Main Street quieted down this week. There were fewer ambulances and few to no drivers leaning on their horns at the Buell Lane intersection. But one largely avoidable cause of noise continued — loud “compression braking” by big-truck drivers.
Compression, engine, or Jake braking (after a manufacturer’s name) is frequently used on semi-trucks carrying heavy loads. They save wear on traditional brake pads and even reduce heat and potential fires when trucks have to descend long, steep grades. Route 27, otherwise known as Montauk Highway, is more or less flat, especially through the South Fork villages and hamlets.
Unfortunately, because 27 is a state road, easy implementation of an engine-braking ban would be difficult. The New York Department of Transportation has told other communities in the state that the braking technique is a valuable safety option for truckers, where justified. The transportation department has said that local police should instead enforce local noise ordinances and regulations concerning faulty or inadequate exhausts. And so the trucks growl by.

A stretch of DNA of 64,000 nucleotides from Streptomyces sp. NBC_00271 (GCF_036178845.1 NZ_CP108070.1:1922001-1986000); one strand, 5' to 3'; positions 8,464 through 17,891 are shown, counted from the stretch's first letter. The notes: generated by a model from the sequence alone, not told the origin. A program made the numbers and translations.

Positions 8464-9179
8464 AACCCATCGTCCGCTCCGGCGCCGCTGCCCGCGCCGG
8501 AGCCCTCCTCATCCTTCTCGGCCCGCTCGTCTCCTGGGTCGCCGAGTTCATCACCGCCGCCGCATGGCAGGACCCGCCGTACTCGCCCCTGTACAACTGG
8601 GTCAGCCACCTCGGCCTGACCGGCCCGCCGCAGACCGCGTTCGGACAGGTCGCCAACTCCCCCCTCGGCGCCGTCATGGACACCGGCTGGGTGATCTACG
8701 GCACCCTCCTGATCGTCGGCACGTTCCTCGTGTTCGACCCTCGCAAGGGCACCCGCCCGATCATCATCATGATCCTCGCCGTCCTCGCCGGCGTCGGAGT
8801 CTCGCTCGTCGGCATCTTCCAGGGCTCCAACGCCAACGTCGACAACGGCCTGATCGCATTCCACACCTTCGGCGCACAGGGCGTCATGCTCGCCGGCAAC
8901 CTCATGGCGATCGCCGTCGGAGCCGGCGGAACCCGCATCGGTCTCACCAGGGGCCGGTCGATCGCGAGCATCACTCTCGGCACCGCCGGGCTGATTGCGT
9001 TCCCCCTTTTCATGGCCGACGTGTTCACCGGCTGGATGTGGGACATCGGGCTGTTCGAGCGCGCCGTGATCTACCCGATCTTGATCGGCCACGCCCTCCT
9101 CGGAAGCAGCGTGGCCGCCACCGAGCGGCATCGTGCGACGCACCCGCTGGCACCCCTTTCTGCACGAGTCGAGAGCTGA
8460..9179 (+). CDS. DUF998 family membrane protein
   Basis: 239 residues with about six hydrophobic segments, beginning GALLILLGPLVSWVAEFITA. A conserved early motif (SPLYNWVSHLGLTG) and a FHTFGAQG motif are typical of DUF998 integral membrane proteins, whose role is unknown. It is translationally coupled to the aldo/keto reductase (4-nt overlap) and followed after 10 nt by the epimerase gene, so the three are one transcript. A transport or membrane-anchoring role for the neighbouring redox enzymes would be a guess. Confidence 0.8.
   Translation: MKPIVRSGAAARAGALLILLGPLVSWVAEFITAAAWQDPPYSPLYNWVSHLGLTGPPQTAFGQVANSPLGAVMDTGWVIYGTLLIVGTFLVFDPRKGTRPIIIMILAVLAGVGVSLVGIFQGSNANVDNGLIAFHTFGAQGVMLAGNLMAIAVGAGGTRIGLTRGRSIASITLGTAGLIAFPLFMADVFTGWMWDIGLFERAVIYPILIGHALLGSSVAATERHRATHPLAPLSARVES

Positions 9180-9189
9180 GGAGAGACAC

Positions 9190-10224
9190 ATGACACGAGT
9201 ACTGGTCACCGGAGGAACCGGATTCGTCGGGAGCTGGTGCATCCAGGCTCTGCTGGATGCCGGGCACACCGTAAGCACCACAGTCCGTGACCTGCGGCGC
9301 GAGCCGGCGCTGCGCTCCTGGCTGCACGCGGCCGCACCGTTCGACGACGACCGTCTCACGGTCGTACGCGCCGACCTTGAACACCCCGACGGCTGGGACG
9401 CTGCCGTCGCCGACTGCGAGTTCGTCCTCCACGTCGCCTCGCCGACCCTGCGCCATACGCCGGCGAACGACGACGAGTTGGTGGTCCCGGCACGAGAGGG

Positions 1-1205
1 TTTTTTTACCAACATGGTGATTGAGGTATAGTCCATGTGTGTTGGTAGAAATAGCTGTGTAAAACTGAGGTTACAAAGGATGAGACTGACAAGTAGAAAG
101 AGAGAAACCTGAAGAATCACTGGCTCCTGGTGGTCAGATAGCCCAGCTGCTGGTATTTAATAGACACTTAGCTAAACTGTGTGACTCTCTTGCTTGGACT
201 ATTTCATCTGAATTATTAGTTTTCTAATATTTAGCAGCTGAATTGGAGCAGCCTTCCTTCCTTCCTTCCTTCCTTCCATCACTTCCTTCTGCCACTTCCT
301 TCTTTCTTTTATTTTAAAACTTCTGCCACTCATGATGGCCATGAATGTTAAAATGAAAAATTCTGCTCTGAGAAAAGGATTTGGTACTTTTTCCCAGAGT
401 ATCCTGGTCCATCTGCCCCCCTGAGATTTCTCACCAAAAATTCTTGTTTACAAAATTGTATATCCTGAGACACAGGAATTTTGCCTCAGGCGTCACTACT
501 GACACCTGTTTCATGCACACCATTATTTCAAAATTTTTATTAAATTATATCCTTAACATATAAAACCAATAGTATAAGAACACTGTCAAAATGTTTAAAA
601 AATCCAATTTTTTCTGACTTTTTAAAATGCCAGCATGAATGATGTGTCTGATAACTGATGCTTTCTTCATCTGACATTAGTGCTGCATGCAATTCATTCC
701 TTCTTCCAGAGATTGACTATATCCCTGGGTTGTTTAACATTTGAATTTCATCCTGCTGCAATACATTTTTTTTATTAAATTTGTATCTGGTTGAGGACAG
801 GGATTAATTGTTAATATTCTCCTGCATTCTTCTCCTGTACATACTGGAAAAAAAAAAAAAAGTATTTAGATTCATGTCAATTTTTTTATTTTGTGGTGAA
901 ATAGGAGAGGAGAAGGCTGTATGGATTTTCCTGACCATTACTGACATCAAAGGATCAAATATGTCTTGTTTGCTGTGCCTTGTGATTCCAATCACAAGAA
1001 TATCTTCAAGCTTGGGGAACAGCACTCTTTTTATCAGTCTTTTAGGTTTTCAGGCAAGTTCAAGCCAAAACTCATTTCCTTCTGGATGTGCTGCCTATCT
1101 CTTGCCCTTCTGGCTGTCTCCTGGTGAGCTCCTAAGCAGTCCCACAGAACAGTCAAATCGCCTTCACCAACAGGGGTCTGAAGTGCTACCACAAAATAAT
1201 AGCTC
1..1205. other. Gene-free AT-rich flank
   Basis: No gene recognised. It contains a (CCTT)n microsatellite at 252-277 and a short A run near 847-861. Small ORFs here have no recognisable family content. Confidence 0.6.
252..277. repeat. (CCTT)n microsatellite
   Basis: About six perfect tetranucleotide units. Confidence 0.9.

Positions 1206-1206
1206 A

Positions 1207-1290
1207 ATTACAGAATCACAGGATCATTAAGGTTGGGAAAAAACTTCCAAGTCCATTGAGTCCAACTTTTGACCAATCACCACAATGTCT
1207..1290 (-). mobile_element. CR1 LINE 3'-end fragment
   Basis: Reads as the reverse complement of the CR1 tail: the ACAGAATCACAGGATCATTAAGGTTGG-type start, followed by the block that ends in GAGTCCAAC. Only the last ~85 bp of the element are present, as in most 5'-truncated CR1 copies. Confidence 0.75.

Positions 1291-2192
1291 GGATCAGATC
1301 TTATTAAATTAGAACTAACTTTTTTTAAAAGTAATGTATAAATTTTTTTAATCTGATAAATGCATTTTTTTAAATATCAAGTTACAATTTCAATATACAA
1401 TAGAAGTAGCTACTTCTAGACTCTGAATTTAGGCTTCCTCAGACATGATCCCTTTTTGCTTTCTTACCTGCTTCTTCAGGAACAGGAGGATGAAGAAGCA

But in California, the Santa Cruz Board of Supervisors banned engine braking this year, for example, in a county with more than 300,000 trucks crossing to and from Mexico each year through the Mariposa Port of Entry in Nogales. Grand Junction, Colo., outlawed compression braking citywide in June. Franklin, N.J., banned it in 2021.
Here is where the East End’s representatives in the Albany Legislature should get involved and restore some local control over roadways. From Water Mill to Montauk and on the North Fork, the state highways cleave quaint communities in two. And, while not as widespread as aircraft noise, the machine-gun hammering of trucks slowing negatively affects residents’ enjoyment of their properties and prevents retailers and others from conducting business without interruption. New York’s transportation law needs to be adapted to give local officials the right to regulate loud braking, as is done in other states. Targeted police speed checks in the hamlets might help as well.
On flat Long Island, there is no excuse for compression braking, except in case of emergency.